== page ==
Ever since I started thinking more ecologically consciously I’ve felt guilty for buying… well, anything really. If I purchase something it will eventually end up in a landfill somewhere and that really bothers me. It hasn’t stopped me from consuming, I don’t think there’s any way I can really stop, but once I buy something I eventually think through it’s life cycle and it almost always ends in a “bad” way.
I know there’s no way to halt or keep people from continuing to live how they do now, and I really dont think that’s how we should go about taking steps toward living greener. I think the solution is more about changing the way we do and make things, as opposed to stop doing what we’re doing. For example, people aren’t going to stop driving cars. I know I wouldn’t want to. Taking a step backward in technology isn’t really the best solution. Changing the fuel the cars run on, how they’re made, and their environmental impact would be a much better solution, I think. It’s a step forward in a good direction.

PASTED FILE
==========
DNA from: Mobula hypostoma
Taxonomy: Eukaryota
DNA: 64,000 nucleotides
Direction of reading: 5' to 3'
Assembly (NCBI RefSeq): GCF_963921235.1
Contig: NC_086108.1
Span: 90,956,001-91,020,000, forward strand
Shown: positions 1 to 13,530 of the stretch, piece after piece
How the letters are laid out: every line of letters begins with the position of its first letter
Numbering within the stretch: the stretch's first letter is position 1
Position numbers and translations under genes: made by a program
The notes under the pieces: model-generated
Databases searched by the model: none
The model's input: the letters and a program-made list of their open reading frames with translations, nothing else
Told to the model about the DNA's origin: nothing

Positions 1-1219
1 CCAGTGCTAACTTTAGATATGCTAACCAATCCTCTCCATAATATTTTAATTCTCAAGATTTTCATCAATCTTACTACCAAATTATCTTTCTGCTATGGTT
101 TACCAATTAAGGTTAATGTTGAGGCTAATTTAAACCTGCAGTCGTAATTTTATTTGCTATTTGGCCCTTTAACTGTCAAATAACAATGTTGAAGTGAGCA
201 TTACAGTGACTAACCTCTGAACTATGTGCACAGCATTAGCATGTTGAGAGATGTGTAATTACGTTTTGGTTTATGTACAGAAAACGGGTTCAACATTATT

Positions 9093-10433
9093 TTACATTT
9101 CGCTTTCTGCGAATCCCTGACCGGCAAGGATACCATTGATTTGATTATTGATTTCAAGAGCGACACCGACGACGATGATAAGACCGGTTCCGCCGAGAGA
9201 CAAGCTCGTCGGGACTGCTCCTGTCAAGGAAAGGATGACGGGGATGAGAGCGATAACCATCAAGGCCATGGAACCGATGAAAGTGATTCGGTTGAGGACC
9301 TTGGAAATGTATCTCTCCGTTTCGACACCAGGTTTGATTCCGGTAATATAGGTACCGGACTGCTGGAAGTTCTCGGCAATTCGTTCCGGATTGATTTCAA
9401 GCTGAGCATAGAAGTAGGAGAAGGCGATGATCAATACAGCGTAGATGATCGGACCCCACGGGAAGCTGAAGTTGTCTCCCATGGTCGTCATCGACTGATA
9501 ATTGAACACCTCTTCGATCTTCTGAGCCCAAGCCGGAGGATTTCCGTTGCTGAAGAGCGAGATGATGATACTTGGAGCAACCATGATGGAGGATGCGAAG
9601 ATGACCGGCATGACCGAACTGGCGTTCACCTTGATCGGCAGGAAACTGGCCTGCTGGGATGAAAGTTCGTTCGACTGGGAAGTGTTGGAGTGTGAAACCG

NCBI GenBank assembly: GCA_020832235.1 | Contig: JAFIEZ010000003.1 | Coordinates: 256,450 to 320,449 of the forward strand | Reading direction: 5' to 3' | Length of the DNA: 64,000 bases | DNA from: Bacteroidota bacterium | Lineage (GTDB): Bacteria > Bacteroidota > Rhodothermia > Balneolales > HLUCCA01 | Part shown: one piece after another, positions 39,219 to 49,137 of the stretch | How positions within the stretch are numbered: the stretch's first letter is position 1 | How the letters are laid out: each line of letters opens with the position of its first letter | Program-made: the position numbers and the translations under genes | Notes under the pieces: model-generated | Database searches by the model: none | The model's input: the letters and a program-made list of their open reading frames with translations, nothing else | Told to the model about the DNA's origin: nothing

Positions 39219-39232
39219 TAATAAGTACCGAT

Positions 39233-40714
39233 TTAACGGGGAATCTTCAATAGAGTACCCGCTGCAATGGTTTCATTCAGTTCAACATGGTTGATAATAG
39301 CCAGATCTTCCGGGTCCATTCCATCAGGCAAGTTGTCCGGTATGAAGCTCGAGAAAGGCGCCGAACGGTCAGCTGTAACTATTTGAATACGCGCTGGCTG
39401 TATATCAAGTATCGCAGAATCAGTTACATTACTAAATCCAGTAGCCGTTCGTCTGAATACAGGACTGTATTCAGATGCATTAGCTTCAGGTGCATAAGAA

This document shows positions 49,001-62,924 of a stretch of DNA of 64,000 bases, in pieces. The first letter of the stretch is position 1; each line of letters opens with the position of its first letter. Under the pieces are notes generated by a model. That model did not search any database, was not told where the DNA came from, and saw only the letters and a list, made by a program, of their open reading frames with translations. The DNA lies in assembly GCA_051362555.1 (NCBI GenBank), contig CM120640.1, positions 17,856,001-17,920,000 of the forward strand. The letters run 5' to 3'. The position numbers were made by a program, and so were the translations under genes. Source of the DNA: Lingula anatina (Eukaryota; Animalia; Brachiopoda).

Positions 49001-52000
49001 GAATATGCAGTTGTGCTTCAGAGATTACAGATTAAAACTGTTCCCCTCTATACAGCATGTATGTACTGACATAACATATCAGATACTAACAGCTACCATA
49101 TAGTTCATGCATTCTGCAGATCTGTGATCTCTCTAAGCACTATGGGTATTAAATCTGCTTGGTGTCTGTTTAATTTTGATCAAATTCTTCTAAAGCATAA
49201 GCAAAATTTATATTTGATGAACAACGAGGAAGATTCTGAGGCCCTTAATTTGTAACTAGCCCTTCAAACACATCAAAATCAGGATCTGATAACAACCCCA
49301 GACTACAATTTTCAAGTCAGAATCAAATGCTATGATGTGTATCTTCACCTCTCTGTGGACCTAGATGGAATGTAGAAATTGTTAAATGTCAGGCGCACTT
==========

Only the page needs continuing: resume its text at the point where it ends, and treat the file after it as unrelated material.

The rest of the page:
Anyway, with that sort of mentality, I don’t think I could stop shopping. Yes, it’s an unnecessary desire caused by modern society, but the act of shopping is sort of like therapy for me, but this is a conversation for a later time. I’ve decided that, from now on, the purchasing decision thought process will include thinking about the processes in which the items were made, what they are made of, and where they will end up before I buy them. This is obviously something I should have thought of a long time ago but I figured now was a good time to put it in writing so I’ll stick to it. Continue reading “Thoughtful Consumption”